Interactive display device

A display device including a light engine configured to project an image onto a display surface, an image sensor configured to capture a presentation image larger than the projected image, and a processor, coupled to the image sensor, that is configured to modify the projected image based on the captured image.

Skip to: Description  ·  Claims  ·  References Cited  · Patent History  ·  Patent History

Description

BACKGROUND

Image projection systems may be used to enlarge a still or video image, or to enable the image to be viewed simultaneously by a large or small audience. It is often desirable for a presentation that includes a projected image to be recorded for analysis, transmission, or for subsequent distribution. Where the presentation includes a speaker, it would be particularly helpful if the recording also included the image of the speaker with the projected image. However, recording such presentations typically requires additional equipment including cameras and recording devices, and may significantly increase the expense and difficulty of presenting the original presentation. Including the operator in the recorded image may also limit the ability of the operator to control the presentation without detracting from the projected image. For example, by facing the display surface and turning their back to the audience. It would be desirable to have a single display system that would permit the presentation to be recorded, as well as to facilitate control of the presentation in a natural and nonintrusive manner.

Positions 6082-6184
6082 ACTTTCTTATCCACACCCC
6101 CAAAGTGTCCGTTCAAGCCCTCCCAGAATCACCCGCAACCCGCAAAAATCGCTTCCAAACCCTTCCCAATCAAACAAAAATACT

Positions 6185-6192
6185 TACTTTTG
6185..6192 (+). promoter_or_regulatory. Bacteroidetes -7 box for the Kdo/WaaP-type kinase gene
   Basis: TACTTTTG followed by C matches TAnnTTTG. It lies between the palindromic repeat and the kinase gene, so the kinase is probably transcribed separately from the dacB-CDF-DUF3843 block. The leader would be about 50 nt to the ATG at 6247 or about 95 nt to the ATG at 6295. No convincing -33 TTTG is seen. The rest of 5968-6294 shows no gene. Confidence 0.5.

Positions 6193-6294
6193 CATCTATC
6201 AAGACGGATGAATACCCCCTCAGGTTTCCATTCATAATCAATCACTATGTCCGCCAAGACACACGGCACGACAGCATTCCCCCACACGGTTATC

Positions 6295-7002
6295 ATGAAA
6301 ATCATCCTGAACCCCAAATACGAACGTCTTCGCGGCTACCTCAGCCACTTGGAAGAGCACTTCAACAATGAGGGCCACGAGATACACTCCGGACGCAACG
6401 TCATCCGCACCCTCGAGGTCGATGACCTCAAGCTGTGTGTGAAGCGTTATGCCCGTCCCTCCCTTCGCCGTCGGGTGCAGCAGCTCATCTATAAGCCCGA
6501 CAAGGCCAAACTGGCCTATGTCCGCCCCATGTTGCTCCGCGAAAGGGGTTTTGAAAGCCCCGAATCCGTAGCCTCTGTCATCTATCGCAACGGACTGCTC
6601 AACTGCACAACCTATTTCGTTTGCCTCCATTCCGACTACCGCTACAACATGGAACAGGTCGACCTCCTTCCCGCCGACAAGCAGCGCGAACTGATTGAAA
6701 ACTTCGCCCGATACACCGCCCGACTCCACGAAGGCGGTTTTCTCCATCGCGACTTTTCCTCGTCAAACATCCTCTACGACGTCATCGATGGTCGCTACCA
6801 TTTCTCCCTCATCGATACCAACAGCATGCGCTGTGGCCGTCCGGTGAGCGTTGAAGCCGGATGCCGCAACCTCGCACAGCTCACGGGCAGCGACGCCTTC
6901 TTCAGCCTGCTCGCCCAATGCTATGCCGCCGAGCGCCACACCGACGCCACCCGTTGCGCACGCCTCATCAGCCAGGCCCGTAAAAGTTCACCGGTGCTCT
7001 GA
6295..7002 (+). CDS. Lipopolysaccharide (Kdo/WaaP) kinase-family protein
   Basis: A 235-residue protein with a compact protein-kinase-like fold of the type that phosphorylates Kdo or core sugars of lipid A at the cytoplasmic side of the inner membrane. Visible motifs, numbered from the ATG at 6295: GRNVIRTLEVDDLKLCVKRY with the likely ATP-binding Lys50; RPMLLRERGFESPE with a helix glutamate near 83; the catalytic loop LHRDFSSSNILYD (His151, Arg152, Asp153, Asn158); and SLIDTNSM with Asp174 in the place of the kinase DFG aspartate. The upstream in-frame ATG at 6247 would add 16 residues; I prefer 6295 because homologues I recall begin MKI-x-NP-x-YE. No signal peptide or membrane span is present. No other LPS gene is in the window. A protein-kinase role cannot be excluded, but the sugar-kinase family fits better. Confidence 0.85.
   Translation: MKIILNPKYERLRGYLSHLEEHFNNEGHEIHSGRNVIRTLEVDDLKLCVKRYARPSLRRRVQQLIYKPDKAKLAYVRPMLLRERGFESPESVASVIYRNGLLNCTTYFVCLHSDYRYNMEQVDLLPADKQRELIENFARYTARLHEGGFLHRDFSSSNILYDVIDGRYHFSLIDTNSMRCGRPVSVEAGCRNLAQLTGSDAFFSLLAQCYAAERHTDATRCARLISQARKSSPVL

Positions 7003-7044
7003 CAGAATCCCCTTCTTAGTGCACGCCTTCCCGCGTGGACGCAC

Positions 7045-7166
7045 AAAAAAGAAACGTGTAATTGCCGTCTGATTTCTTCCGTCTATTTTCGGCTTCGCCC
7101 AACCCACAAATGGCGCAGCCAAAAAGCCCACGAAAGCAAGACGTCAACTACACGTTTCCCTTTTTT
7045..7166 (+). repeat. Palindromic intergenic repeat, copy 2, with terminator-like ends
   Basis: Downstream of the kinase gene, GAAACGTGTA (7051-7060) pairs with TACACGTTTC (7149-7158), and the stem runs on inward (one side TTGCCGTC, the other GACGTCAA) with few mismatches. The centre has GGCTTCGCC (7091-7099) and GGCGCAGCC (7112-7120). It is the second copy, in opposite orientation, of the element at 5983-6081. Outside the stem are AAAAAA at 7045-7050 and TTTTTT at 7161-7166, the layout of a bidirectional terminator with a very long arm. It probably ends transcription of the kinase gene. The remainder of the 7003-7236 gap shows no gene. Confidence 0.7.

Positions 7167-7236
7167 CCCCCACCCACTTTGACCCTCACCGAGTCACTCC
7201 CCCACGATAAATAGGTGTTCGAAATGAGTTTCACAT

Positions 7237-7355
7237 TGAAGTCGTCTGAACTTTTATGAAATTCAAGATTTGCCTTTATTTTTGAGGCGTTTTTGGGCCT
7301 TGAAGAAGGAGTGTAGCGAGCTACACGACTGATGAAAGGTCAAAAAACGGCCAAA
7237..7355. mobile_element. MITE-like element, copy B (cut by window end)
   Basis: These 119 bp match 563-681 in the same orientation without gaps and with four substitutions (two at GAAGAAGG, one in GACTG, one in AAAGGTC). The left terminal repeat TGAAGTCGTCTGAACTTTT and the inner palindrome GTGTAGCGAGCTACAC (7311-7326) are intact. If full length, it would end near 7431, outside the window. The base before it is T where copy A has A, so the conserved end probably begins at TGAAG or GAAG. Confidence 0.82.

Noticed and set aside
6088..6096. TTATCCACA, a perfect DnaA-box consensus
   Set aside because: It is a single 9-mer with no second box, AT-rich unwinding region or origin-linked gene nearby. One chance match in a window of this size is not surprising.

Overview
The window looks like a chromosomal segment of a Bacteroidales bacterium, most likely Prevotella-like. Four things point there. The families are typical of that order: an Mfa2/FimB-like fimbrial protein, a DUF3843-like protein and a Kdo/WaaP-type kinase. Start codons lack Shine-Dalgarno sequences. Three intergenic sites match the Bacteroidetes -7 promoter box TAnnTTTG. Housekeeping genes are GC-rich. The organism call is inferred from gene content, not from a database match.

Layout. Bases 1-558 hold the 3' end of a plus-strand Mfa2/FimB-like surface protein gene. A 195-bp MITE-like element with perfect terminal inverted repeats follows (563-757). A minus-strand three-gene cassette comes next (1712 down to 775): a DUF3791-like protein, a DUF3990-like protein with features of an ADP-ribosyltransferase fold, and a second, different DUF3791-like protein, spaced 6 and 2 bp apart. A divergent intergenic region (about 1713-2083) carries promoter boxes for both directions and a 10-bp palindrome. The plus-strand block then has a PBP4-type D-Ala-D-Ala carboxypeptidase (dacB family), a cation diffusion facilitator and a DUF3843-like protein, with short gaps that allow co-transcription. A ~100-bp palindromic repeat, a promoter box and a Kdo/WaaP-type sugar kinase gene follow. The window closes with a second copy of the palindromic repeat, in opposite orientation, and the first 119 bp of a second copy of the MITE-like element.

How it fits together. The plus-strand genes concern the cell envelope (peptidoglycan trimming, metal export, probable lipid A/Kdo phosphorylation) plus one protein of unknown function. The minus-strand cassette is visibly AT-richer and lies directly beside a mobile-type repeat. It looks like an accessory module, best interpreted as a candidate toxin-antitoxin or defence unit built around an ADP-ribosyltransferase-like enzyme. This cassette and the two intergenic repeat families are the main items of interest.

SUMMARY

A display device is provided, the display device including a light engine configured to project an image onto a display surface, an image sensor configured to capture a presentation image larger than the projected image, and a processor, coupled to the image sensor, that is configured to modify the projected image based on the captured image.

BRIEF DESCRIPTION OF THE DRAWINGS

FIG. 1 is an isometric view of a display system according to an embodiment of the present invention.

FIG. 2 is a schematic diagram of the display system of FIG. 1

FIG. 3 illustrates capture of a traced pattern and interpretation of the traced pattern, according to an embodiment of the invention.

FIG. 4 is a flowchart demonstrating a method of controlling a display system, according to an embodiment of the invention.

DETAILED DESCRIPTION

In FIG. 1, a display system is shown generally at 10. System 10 may include a projector 12 including a light engine 14, a display surface 16, and an associated computer 18. Operator 20 is shown utilizing display system 10 to deliver a presentation that includes a projected image 22.

Light engine 14 of projector 12 may be configured to direct and transmit light to display surface 16 to generate a projected image that corresponds to image data received from associated computer 18. For example, and as described in more detail below, light engine 14 may be any suitable illumination source adapted to optically address display surface 16, including single white light sources (such as a mercury lamp, plasma lamp, incandescent lamp, etc.) and/or multiple white or single color light sources (such as light emitting diodes (LEDs), laser diodes, etc.). Additionally, projector 12 may include optics, spatial light modulators, scanning mirrors, focusing devices, color-generation devices, controllers, etc. for use in producing a color image on display surface 16. The projector may be an LCD projector or micromirror projector, among others.